From Sylvanus Viashima, Jalingo
For the Wurkun people of Karim Lamido in Taraba State, November is usually an eventful month. It is when the people gather in their numbers to celebrate the Phebe cultural festival.
On November 26, 2016, sons and daughters of the state as well as lovers of culture trooped to Amancce community for the festival. It was a colourful display of culture by various dance troupes.
The festival, it was gathered, dates back to the origins of the Wurkun people, the dominant ethnic group in Karim and one of the major tribes in Taraba State.
Alhaji Abubarkar Haruna Kirim Lamido, Chief of Wurkun and Garkuwan Muri, told Daily Sun that the festival is celebrated annually to mark the beginning of harvest.
“This festival has always been part of our people. You cannot trace our history without talking about the Phebe cultural festival. Our fathers usually celebrate the feast to mark the beginning of harvest, usually towards the end of the year, to thank the gods for good harvest and favourable weather conditions and by so doing prepare for a better year.
“Over the years, the festival has become a platform for bringing home all the sons and daughters of the land in the Diaspora. This way, we are able to foster unity among our people and to resolve disputes peacefully.
“It also helps to preserve our culture and uphold high moral standards such as decency, hard work, honesty and integrity, respect for elders and love for home,” he said.
Dr. Inusa Wiza, Chief Medical Director of the Federal Medical Centre, Jalingo, who is an indigene and one of the organisers of the 2016 Phebe festival, agreed.
HE explained that: “Phebe is the unifying force of the Wurkum people and a time to take a rest from work to enjoy the produce and renew old bonds that time and distance may have severed or threatened.”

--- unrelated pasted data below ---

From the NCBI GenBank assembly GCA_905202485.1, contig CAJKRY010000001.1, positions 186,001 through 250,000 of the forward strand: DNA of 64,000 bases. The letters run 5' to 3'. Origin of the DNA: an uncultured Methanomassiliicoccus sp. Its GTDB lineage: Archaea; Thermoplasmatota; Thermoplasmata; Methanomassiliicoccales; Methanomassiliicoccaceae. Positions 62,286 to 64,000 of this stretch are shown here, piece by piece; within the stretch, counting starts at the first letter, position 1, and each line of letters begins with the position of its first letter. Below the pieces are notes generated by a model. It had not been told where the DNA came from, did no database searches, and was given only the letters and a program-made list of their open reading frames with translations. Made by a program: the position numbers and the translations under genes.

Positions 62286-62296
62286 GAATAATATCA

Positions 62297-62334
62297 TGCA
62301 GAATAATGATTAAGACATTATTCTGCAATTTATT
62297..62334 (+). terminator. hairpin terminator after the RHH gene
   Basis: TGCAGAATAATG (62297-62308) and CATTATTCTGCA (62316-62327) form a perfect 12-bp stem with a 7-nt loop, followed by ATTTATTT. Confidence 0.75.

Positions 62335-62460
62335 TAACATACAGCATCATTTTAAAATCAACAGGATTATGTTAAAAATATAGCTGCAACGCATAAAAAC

For Alhaji Garba Umar, former Acting Governor of Taraba State, he couldn’t afford to miss the festival for any reason. “Even if I am out of the country, I make sure that I return home for this event because it is what defines us as a people and the only reason we still have a culture to call ours,” he said.
Celebrated in the remote village of Amancce, about 50 kilometres from Jalingo, this year’s event witnessed a scintillating display of cultural dance by various groups. This was followed by celebrations all over the village.
Musa Yuri, one of the residents, said: “This is one day of the year that we all look forward to. It is the most important day of the year for Wurkun people and we make the best of it by enjoying ourselves as best as we can. We forget all grudges. Previous wrongs are forgiven and broken relationships are mended for fresh beginnings. Some people even meet their future spouses this day because it is a day of great joy.”
Nigeria’s former Ambassador to Trinidad and Tobago, John Musa, who was at the event, said the festival could generate huge revenues for the government, attract foreign investors to the state and promote goodwill for the state, if properly managed.